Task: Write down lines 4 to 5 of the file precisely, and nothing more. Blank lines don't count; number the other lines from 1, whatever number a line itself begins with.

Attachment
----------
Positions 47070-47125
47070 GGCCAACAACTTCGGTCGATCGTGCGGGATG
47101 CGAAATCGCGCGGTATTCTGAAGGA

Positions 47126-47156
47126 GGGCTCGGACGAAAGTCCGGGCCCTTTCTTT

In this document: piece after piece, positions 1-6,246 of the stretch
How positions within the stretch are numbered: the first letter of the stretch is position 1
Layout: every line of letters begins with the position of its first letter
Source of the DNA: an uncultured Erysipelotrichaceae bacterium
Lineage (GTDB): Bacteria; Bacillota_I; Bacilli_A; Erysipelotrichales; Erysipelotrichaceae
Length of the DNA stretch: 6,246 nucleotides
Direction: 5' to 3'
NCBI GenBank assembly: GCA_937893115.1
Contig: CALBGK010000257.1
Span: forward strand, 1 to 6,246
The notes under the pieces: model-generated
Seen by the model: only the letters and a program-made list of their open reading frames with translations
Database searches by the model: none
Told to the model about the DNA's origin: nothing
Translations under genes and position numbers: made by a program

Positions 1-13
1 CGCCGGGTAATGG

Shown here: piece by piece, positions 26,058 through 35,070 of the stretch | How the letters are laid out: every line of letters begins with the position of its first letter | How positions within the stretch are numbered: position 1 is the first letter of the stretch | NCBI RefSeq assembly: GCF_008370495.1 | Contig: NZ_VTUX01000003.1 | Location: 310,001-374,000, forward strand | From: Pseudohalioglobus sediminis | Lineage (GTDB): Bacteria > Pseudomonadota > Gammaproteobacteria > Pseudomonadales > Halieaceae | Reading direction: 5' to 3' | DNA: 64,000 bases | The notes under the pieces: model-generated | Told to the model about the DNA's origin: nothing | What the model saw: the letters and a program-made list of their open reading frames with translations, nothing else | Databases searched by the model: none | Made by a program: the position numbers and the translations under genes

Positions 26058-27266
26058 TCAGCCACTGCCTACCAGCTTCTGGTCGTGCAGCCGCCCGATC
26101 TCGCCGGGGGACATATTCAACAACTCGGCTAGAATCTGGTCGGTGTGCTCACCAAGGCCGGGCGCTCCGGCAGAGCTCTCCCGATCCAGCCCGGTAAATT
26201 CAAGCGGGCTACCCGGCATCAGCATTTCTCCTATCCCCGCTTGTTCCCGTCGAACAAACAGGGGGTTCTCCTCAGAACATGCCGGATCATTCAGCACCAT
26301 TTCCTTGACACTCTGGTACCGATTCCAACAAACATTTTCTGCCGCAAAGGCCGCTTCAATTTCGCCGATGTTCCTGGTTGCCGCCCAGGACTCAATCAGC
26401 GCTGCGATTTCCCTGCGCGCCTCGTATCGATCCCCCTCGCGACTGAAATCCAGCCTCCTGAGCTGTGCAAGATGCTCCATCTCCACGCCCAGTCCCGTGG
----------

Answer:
Positions 47126-47156
47126 GGGCTCGGACGAAAGTCCGGGCCCTTTCTTT